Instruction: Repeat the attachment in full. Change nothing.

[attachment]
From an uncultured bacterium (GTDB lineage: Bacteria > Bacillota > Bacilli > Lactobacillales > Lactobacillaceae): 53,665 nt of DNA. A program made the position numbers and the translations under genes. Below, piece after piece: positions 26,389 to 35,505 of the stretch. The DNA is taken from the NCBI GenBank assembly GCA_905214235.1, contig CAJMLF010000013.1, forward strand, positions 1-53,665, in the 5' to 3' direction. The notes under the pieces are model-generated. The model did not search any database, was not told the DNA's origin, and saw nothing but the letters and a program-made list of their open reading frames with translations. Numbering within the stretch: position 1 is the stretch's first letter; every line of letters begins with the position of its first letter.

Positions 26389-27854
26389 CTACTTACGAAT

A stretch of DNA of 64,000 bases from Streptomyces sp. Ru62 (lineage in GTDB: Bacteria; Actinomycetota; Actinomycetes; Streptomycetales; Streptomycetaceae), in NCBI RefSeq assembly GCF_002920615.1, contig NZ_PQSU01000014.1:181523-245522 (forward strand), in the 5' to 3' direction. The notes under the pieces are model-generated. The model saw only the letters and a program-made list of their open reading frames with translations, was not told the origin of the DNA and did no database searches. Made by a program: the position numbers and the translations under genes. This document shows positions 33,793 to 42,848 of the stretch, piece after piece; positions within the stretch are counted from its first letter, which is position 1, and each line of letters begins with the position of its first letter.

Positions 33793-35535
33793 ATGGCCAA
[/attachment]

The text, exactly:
From an uncultured bacterium (GTDB lineage: Bacteria > Bacillota > Bacilli > Lactobacillales > Lactobacillaceae): 53,665 nt of DNA. A program made the position numbers and the translations under genes. Below, piece after piece: positions 26,389 to 35,505 of the stretch. The DNA is taken from the NCBI GenBank assembly GCA_905214235.1, contig CAJMLF010000013.1, forward strand, positions 1-53,665, in the 5' to 3' direction. The notes under the pieces are model-generated. The model did not search any database, was not told the DNA's origin, and saw nothing but the letters and a program-made list of their open reading frames with translations. Numbering within the stretch: position 1 is the stretch's first letter; every line of letters begins with the position of its first letter.

Positions 26389-27854
26389 CTACTTACGAAT

A stretch of DNA of 64,000 bases from Streptomyces sp. Ru62 (lineage in GTDB: Bacteria; Actinomycetota; Actinomycetes; Streptomycetales; Streptomycetaceae), in NCBI RefSeq assembly GCF_002920615.1, contig NZ_PQSU01000014.1:181523-245522 (forward strand), in the 5' to 3' direction. The notes under the pieces are model-generated. The model saw only the letters and a program-made list of their open reading frames with translations, was not told the origin of the DNA and did no database searches. Made by a program: the position numbers and the translations under genes. This document shows positions 33,793 to 42,848 of the stretch, piece after piece; positions within the stretch are counted from its first letter, which is position 1, and each line of letters begins with the position of its first letter.

Positions 33793-35535
33793 ATGGCCAA